12) Empathy Gap

The empathy gap is a phenomenon where we have difficulty putting ourselves in other people’s shoes if we aren’t currently in the same physical or emotional state — for example, if we are angry, we have a hard time understanding how others could be happy.

When reps and prospects are in completely different states of mind, reps need to be hyper-conscious of putting themselves in their prospect’s shoes instead of dismissing or minimizing their feelings. The empathy gap makes it more difficult for them to reach common ground, and can create disdain between the rep and prospect, souring the relationship before it even begins.

Ultimately, we don’t know which biases we have and how they’re affecting our behavior at any given moment. But we can learn to identify bias and adjust our behavior accordingly. Sales can be a highly emotional job — staying level-headed is part of being successful.  

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The Rebel’s Guide to Design: 16 Rules You Can (And Should) Break [SlideShare]



This post originally appeared on HubSpot’s Agency Post. To read more content like this, subscribe to Agency Post.

Don’t use more than three typefaces. Follow a grid. Keep it simple. 

You’ve heard these common design rules repeated over and over again — by your teacher, your art director, and even that friend who uses Microsoft paint to design his band posters.

But adhering to the rules doesn’t always leave room for creative inspiration. As David Ogilvy said, “Talent, I believe, is most likely to be found among nonconformists, dissenters, and rebels.”

In marketing and advertising, we value those who are willing to challenge the norm and question the how — the creatives who discover a novel solution by ignoring the brief and looking at the problem in a completely new way.

But you can only break the rules if you know the rules. 

DesignMantic created the below SlideShare outlining the typical rules followed in design and why you should consider breaking them this year. Check it out to learn how exactly you can become a more rebellious designer.

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Amazon to Open Physical Stores?



Every news outlet in the world is telling Amazon that they’re doing this ecommerce thing all wrong. What started as an online bookseller ballooned into the largest e-tailer in the world, with every so much more available than books. Such prodigious growth both inspired and disgusted everyone who watched. And now they want to take it all back to where they began: books.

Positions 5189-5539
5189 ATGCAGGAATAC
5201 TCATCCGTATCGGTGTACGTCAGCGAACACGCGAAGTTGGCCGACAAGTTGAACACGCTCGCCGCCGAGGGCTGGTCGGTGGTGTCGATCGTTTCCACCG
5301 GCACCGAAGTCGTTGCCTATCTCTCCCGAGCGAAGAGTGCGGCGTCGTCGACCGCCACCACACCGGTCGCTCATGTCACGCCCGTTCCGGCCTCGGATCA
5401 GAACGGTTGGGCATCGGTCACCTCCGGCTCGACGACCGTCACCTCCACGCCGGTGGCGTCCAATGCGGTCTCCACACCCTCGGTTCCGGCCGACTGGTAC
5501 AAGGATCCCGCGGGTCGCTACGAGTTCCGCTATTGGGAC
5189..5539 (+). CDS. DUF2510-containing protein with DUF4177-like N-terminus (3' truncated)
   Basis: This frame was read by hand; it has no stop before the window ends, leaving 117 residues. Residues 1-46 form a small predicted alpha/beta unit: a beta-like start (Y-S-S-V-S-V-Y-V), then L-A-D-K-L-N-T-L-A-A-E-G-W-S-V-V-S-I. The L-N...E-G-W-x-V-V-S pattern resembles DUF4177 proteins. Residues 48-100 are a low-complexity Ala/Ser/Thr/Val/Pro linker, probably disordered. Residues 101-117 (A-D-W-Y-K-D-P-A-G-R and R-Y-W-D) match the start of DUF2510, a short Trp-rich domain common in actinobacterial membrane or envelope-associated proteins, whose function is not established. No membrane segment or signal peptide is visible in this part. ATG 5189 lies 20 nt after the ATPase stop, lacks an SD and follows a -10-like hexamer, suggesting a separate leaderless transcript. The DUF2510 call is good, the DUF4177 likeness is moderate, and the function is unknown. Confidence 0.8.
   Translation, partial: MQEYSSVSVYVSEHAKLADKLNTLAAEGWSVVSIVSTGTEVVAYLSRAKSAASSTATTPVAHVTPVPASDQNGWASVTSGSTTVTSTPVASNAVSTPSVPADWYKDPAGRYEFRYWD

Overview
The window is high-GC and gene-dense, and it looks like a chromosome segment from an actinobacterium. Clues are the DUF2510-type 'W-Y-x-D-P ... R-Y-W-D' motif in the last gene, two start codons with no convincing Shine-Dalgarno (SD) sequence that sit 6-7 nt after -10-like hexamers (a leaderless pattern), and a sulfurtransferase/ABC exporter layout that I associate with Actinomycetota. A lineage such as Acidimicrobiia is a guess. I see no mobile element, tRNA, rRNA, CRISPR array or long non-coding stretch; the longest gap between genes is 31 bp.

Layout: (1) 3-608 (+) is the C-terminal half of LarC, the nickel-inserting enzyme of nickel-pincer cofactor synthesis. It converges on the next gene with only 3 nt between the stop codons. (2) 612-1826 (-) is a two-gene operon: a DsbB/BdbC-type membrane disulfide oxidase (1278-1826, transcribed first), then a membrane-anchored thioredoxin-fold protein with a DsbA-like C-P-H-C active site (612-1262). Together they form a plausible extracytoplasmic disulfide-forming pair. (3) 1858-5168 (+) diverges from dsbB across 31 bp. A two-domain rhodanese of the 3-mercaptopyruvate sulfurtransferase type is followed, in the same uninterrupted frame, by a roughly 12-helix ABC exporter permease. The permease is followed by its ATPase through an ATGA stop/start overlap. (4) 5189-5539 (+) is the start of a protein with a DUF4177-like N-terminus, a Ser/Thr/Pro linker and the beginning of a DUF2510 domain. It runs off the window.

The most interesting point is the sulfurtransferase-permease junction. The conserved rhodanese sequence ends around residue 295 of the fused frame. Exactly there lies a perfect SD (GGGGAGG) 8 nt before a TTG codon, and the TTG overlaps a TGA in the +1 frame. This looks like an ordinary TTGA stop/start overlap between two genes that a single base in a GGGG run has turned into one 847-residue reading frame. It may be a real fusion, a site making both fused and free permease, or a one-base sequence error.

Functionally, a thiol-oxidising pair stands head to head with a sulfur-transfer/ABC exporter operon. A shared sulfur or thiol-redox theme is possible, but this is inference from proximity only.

What’s the Story? 

If you haven’t yet heard, Amazon “plans” to open three hundred brick-and-mortar bookstores throughout the United States and, ostensibly, several other countries. They already did a little test drive, with one store opened in November of 2015. The promise is that they’ll offer the books for the same price in-store as they do online. The current store also provides that valuable social proof in the form of reviews, with printed cards sharing some of the best and worst to help buyers decide.

Really, it’s as close to an online experience as any brick-and-mortar store could give. And since Amazon is the king of online sales, why shouldn’t they try their hands at in-person sales and service?

Who’s Laughing?

Of course, the media reporting the story are also laughing, because didn’t Amazon put all those brick-and-mortar stores out of business? Everything from the giant Borders to the neighborhood bookshop suffered as more and more shoppers turned to ecommerce. And now Amazon wants to open their own stores? Well, it’s definitely amusing, though probably not to Barnes and Noble, the lone super-bookstore holdout.

So, yes, the idea of this ecommerce giant—which, by the way, thanks books for only 7% of their yearly revenue—leaving the online realm and opening hundreds of brick-and-mortar stores is a bit surreal. Like Alice through the looking glass. Why invest so much for something that only brings in $5.25 billion of their $75 billion yearly revenue?

Maybe Amazon’s Laughing

As this blogger was quick to point out, Amazon has essentially denied the claims that 300 stores are on the way. The official word was that reports are “misleading.” And still the press churns out all this wonderful publicity, much like they did when Amazon announced they’d be using drones for delivery.

Actually, maybe that’s the whole point. Whether Amazon opens one store or three hundred, we’re all talking about them again. Whatever the outcome, whatever the actual plan, Amazon sure did get a lot of people talking. And in the world of sales—both online and in stores—that’s pure gold. 

What do you think? If those three hundred stores come to pass, will you be there with bells on to buy your books? Or is it all just an elaborate plan for more publicity? 

Learn to grow your ecommerce business with these guides.